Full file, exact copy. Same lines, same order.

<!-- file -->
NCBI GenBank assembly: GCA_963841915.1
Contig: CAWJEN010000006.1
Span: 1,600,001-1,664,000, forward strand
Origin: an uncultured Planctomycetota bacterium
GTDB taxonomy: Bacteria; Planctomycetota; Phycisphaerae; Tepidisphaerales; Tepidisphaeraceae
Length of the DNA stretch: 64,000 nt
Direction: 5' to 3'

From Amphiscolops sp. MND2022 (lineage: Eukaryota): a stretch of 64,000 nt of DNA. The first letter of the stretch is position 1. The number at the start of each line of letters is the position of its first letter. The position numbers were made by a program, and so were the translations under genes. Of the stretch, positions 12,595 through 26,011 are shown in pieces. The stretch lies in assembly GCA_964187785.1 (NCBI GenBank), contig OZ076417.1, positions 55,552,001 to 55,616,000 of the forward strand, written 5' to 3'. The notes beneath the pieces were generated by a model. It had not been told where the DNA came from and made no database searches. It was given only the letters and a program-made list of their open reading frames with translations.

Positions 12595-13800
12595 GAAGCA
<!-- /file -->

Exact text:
NCBI GenBank assembly: GCA_963841915.1
Contig: CAWJEN010000006.1
Span: 1,600,001-1,664,000, forward strand
Origin: an uncultured Planctomycetota bacterium
GTDB taxonomy: Bacteria; Planctomycetota; Phycisphaerae; Tepidisphaerales; Tepidisphaeraceae
Length of the DNA stretch: 64,000 nt
Direction: 5' to 3'

From Amphiscolops sp. MND2022 (lineage: Eukaryota): a stretch of 64,000 nt of DNA. The first letter of the stretch is position 1. The number at the start of each line of letters is the position of its first letter. The position numbers were made by a program, and so were the translations under genes. Of the stretch, positions 12,595 through 26,011 are shown in pieces. The stretch lies in assembly GCA_964187785.1 (NCBI GenBank), contig OZ076417.1, positions 55,552,001 to 55,616,000 of the forward strand, written 5' to 3'. The notes beneath the pieces were generated by a model. It had not been told where the DNA came from and made no database searches. It was given only the letters and a program-made list of their open reading frames with translations.

Positions 12595-13800
12595 GAAGCA